Health & Health Promotion Lens                            Continuous Learning Lens
          (Holistic, Ecological, Systems Approach)                    (Holistic, Systems Approach)




                                                                                                                  22
  Different ways of
 understanding and
appreciating systems
3 Major Lenses of a HPCLSS

Health Promoting Systems
Continuous Learning Systems
Living/Sustainable Systems



                             24
         Health Promoting Systems
• Trevor Hancock, M.D., Ministry of Health, Public Health Consultant,
  Victoria, British Columbia, Canada
• Irv Rootman, Ph.D., Professor, University of British Columbia, Canada
• Lawry St. Leger, Ph.D., Deakin University, School of Health and Social
  Development, Australia
• Harvey Skinner, Ph.D., Dean, Faculty of Health, York University, Canada
• David Rivett, Previous Coordinator of ENHPS, World Health Organization
• Cameron Norman, Ph.D., University of Toronto, Canada
• Allan Best, Ph.D., University of British Columbia, Canada
• Michael Goodstadt, Ph.D., University of Toronto, Canada




                                                                     25
  Continuous Learning Systems
• Carol Rolheiser, Ph.D., Previous Associate Dean, OISE, University
  of Toronto & Current Director, Centre for Teaching Excellence and
  Innovation, University of Toronto
• Blair Mascall, Ph.D., OISE, University of Toronto, Canada
• Stephen Anderson, Ph.D. OISE, University of Toronto, Canada
• Ken Leithwood, Ph.D., OISE, University of Toronto, Canada
• Lyn Sharratt, Ph.D., OISE, University of Toronto, Canada
• Marilyn Laiken, Ph.D. , OISE, University of Toronto, Canada
• Michael Fullan, Ph.D., OISE, University of Toronto, Canada
• Andy Hargreaves, PhD., Lynch School of Education, Boston
  College, MA
• Bryan Smith, Ph.D., President, Broad Reach Innovations, Markham,
  Ontario, Canada


                                                                  26
  Continuous Learning Systems

• Cristina D’Arce, Ph.D., President, Society for Organizational
  Learning, (SOL), Brazil
• Doug Reeves, Ph.D. & Elle Allison, Ph.D., Renewal Coaching for
  Sustainable Change for Individuals and Organizations
• Jack Miller, Ph.D., Professor, OISE, University of Toronto, Holistic
  Curriculum & Holistic Learning;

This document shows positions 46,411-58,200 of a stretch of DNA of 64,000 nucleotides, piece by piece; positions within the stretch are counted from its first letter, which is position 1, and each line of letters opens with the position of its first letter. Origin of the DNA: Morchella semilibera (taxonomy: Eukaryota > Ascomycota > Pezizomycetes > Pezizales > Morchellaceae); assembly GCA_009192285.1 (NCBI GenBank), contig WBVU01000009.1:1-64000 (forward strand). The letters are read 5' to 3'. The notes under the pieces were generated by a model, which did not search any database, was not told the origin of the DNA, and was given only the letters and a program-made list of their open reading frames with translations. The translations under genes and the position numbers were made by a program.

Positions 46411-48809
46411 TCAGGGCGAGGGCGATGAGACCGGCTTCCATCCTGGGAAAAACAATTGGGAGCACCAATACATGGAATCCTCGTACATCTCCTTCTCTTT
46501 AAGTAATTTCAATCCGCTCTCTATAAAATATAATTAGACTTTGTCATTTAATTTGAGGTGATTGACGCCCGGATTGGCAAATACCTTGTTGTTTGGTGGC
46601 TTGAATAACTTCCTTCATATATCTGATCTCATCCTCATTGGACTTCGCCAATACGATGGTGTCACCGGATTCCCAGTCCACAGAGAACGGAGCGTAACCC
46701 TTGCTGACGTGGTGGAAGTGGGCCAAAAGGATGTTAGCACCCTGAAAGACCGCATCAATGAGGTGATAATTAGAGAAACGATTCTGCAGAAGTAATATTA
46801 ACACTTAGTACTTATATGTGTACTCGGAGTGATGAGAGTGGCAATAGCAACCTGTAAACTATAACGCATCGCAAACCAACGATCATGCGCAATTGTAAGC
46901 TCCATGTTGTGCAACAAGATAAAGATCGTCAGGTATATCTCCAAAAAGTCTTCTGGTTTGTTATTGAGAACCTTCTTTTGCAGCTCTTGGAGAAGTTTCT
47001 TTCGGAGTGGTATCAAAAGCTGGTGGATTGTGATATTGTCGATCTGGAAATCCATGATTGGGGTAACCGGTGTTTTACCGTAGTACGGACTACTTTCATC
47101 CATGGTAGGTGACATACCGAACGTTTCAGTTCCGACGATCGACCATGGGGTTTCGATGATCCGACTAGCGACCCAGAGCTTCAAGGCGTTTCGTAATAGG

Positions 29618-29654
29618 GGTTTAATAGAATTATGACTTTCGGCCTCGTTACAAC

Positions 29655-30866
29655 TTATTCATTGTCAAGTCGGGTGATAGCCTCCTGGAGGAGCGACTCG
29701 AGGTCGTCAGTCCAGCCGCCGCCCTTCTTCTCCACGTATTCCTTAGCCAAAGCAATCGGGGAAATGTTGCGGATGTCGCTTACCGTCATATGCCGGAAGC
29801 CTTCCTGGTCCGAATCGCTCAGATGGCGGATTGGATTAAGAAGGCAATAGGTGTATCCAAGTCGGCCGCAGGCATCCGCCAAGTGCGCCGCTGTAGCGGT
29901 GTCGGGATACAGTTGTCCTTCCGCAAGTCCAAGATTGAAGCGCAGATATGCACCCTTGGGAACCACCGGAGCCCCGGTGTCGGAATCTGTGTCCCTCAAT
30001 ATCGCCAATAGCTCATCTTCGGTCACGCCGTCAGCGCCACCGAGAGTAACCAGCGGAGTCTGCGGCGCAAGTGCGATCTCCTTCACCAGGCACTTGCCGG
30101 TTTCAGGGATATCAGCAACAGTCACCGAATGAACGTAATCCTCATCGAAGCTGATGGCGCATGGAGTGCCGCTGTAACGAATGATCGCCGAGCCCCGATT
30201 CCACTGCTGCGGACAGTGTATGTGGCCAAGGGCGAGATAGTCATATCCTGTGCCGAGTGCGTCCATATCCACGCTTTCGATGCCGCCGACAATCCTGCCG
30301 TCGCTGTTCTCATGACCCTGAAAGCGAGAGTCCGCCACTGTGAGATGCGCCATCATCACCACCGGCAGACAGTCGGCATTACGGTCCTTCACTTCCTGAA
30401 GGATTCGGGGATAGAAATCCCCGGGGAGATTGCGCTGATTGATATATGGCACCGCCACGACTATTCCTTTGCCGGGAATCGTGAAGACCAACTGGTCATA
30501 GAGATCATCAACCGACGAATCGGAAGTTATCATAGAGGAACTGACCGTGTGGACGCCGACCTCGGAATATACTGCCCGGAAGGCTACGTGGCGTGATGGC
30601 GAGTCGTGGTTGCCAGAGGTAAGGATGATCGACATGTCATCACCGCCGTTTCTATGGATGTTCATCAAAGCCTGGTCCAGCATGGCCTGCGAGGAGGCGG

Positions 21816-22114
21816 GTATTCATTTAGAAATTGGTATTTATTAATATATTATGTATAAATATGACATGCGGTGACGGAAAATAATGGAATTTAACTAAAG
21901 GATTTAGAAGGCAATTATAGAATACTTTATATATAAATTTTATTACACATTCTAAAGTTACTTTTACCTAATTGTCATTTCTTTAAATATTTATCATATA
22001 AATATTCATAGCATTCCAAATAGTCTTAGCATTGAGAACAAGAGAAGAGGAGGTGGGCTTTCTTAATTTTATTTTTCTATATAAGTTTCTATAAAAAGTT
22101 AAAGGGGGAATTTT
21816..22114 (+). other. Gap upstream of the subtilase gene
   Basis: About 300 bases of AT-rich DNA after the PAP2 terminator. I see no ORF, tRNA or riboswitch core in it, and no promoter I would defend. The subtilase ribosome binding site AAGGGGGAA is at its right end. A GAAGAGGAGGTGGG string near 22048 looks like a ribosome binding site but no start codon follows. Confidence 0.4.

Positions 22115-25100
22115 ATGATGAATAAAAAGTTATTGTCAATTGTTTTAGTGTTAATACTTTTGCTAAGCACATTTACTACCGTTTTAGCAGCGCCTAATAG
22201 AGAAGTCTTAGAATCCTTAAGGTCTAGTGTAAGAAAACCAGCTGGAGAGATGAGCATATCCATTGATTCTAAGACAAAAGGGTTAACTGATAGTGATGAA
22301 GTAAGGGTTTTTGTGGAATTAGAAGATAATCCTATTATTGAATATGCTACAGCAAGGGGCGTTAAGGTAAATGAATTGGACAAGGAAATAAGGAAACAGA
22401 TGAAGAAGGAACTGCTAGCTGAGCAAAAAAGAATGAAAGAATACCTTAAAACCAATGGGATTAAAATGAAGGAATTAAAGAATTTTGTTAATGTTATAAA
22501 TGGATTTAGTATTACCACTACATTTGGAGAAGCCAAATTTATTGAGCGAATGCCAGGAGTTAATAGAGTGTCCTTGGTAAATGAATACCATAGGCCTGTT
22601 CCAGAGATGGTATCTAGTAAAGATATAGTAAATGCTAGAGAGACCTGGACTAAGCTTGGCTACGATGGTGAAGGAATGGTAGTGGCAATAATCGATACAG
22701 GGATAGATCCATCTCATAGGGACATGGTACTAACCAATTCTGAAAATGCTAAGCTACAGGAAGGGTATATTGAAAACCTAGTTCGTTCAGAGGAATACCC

• Alma Harris, Ph.D., Professor, University of London, UK
• James Spillane, Ph.D., Professor, Northwestern University
• Mary Anne Archer, Ph.D., Professor, OISE, University of Toronto




                                                                         27
    Living Sustainable Systems
• Fritjof Capra, Ph.D., Berkley California, United States of
  America
• Margaret Wheatley, Ph.D. , Berkana Institute, United
  States of America
• Michael Fullan, Ph.D., Previous Dean, OISE, University
  of Toronto
• Andy Hargreaves, Ph.D., Lynch School of Education,
  Boston College, M.A.
• Gareth Morgan, Ph.D. , York University, Schulich School
  of Business, Ontario, Canada
• Glenda Eoyang, Ph.D., President, Human System
  Dynamics                                                  28
 Data Collection Methods and
Criteria for Sampling/Selection

  • Preliminary Interviews (10)
  • Semi-Structured Interviews (60)
     – District Level (14)
     – School Level (46)
  • Review of Key System Patterns with Systems
    Thinkers and Change Leaders (Internal/External)




                                                 29
Findings




           30
            System Environment #1:
            Leadership (key enabler)
1.   Appreciation of human qualities, relationships, respect for life;
2.   Authentic sharing of power, control, empowering forms of
     distributed/shared leadership;
3.   Promotes meaningful and authentic input into decision-making;
4.   Creates a culture of continuous learning, deep dialogue, risk taking
     and innovation;
5.   An appreciation of diversity - diverse opinions, ideas, cultures,
     worldviews, mental models;
6.   Creates a culture of collaboration, networking and community
     building.



                                                                        31
        System Environment #2:
     Culture of Continuous Learning
1.   Capacity to adapt to change and generate/co-create
     new knowledge, wisdom, and ways of knowing;
2.   Capacity to take risks, be creative and learn from
     mistakes;
3.   Capacity to access and synergize resources to address
     complex issues in personal and organizational lives;
4.   Appreciation of diversity – diverse cultures, opinions,
     worldviews, ideas, ways of learning etc.
5.   Meaning, purpose, coherence and consciousness




                                                           32
      System Environment #3:
  Interrelatedness of Work & Life
Individual and Organizational Levels:
1. Increased awareness that we are interrelated and
   interconnected to each other and to the whole;
2. Appreciation that we are open systems nested within
   broader open systems (individuals, family,
   organization, community, planet);
3. Increased awareness that we are all part of something
   bigger than ourselves and working towards common
   good, moral purpose, collective purpose
4. Capacity to address specific issues related to
   interrelatedness of work and life (quality of life) – e.g.
   generational issues, more flexible work hours, life
   stages, opportunities to return to school, time off with
   family, caregiver support, mentoring and support
   during difficult and stressful times, etc.
                                                            33
    System Environment #3
Interrelatedness of Work & Life
5. Increased awareness and appreciation of the need for
   renewal, regeneration, and rejuvenation;
6. The capacity to deal with loss, change and growth;
   letting go and moving on;
7. Increased emergent properties of compassion, caring,
   empathy, forgiveness, global awareness, ecological
   awareness.




                                                          34
                  Findings:
               System Patterns